[tor-dev] Proposal xxx: Safe cookie authentication

Robert Ransom rransom.8774 at gmail.com
Sun Feb 5 19:43:36 UTC 2012

On 2012-02-05, Damian Johnson <atagar1 at gmail.com> wrote:
>> Unlike other commands besides AUTHENTICATE
>> HMAC-SHA256("Tor controller-to-server cookie authenticator", CookieString)
> I'm more than a little green with HMAC. Does this mean that the hmac
> key is that static string, so it would be implemented like...
> import hmac
> cookie_file = open("/path/to/cookie")
> h = hmac.new("Tor controller-to-server cookie authenticator",
> cookie_file.read())
> # that second wrapper, where it looks like the above is the key
> h = hmac.new(h.hexdigest(), server_challenge_response)

Yes.  (See the line below that, which tells you which argument is the key.)

> # send to the controller
> send_to_controller(h.hexdigest())

This seems backwards.

> Also, is "HMAC-SHA256" some special hmac implementation that I need to
> look up? Is it part of the builtin python lib?

Some versions of Python include SHA256 and a generic HMAC
implementation (which can be used with SHA256) in their standard

> Speaking as someone who will need to implement the controller side of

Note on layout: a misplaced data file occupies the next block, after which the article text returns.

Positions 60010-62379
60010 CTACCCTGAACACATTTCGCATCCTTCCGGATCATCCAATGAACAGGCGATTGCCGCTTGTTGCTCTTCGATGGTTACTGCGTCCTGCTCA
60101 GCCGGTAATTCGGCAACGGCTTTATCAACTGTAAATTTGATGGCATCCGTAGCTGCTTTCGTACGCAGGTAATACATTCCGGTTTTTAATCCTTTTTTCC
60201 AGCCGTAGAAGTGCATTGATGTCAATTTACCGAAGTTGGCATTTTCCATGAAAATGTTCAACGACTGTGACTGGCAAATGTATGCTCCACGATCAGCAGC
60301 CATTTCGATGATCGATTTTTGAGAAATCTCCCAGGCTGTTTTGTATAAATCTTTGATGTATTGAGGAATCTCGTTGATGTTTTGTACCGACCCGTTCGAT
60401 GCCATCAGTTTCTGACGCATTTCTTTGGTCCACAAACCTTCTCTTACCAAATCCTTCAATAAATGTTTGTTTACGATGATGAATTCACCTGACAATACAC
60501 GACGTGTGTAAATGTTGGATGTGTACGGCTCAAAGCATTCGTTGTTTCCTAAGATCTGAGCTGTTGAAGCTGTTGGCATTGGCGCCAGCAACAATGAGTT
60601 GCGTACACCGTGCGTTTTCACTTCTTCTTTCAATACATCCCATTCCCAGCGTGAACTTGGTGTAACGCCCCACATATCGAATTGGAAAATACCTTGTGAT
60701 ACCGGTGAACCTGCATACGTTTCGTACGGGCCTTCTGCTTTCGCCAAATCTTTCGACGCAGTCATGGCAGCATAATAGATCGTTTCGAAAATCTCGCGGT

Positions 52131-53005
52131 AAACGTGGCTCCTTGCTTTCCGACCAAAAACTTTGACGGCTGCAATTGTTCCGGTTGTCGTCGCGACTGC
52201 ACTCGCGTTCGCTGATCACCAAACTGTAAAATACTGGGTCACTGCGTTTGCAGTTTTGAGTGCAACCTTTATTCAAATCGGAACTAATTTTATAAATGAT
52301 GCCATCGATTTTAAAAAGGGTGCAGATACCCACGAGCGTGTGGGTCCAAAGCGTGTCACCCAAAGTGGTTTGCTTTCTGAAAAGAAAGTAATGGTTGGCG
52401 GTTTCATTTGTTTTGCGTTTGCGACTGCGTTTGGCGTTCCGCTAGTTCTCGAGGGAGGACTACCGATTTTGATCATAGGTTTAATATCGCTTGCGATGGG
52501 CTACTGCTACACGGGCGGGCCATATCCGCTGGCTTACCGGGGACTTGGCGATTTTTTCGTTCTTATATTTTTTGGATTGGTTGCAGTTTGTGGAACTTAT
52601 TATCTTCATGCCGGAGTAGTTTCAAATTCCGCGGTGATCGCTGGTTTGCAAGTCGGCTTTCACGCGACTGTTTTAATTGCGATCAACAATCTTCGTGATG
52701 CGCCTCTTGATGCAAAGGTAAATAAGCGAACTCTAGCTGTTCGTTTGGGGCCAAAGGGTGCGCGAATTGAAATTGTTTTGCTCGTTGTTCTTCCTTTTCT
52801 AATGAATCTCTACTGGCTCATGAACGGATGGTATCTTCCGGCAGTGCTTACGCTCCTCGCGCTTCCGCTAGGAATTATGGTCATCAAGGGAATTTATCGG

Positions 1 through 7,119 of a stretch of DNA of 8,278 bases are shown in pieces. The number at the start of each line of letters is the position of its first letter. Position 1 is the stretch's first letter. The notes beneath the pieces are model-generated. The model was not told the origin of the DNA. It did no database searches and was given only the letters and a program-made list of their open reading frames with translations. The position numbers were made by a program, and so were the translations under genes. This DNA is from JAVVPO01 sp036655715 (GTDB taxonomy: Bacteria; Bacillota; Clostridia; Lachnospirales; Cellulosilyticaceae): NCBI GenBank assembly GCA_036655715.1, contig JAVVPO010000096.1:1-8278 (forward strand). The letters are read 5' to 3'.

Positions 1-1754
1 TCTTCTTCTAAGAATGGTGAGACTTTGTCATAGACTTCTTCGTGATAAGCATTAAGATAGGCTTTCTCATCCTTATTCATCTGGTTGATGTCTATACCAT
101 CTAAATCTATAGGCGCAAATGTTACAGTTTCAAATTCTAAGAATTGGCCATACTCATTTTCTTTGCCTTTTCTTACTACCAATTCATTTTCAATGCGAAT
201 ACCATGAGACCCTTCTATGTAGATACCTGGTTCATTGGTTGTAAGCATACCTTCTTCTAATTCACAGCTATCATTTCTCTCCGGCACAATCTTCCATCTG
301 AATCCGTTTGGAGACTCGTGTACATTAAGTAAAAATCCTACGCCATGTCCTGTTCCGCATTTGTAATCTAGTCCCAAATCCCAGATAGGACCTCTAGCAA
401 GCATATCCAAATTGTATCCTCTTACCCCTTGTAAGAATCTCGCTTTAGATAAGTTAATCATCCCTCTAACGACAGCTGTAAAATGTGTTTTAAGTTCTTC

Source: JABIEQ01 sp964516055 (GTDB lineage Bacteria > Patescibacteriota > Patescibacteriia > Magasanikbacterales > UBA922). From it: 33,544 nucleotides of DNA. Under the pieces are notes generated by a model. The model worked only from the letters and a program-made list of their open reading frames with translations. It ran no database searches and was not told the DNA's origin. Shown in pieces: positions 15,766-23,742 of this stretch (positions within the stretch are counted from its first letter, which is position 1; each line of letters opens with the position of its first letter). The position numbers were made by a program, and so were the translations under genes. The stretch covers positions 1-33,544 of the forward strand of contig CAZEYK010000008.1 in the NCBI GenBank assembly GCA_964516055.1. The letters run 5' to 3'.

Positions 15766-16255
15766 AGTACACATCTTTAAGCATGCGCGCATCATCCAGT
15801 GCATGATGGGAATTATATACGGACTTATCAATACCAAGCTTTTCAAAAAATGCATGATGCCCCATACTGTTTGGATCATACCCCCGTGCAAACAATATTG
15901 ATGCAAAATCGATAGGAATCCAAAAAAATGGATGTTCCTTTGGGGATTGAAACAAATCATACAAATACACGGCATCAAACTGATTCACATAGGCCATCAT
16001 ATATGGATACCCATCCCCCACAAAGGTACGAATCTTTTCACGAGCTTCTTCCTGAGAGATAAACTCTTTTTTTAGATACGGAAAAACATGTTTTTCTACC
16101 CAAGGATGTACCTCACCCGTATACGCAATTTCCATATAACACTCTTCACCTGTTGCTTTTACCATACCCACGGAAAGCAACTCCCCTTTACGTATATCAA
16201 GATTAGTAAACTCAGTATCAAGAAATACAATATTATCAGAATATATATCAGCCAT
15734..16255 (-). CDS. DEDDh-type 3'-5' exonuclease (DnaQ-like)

> this I'm not really sure what I'm supposed to do with this. Some
> points of clarification that are needed:
> 1. Is CLIENTCHALLENGE just any arbitrary client provided string used
> as a salt for the hash?

It is a nonce, used to prove that the CLIENTRESPONSE value is ‘fresh’.

> 2. The CLIENTRESPONSE is something that I validate then discard, right?


> 3. What happens if a user issues a AUTHCHALLENGE, PROTOCOLINFO, then

The former is an error; the latter is expected behaviour.

The safe cookie authentication protocol is only needed for controllers
which look at Tor's response to the PROTOCOLINFO command to decide
where to look for a cookie file.

> Personally I don't see the reason for the last handshake. The
> controller is proving that it should have access by providing the
> cookie contents. Providing both the cookie contents and
> SERVERCHALLENGE proves that we sent and received the AUTHCHALLENGE
> which isn't terribly interesting.

In the safe cookie authentication protocol, the controller never sends
the cookie itself.  That is the entire point of the protocol.

> If we only included the AUTHCHALLENGE message and response then this
> would not require a new authentication method so controllers could opt
> into the extra cookie validation. That said, if your intent is to
> force controllers to do the SAFECOOKIE handshake then this makes
> sense.

The old cookie authentication protocol exposes the *controller* to an
attack by (what it thinks is) Tor.  Controllers which use PROTOCOLINFO
to determine which cookie file to use should be updated to remove
support for the old COOKIE protocol.  Controllers which only look for
cookie files at paths whitelisted by their users can safely continue
to use COOKIE.

Robert Ransom

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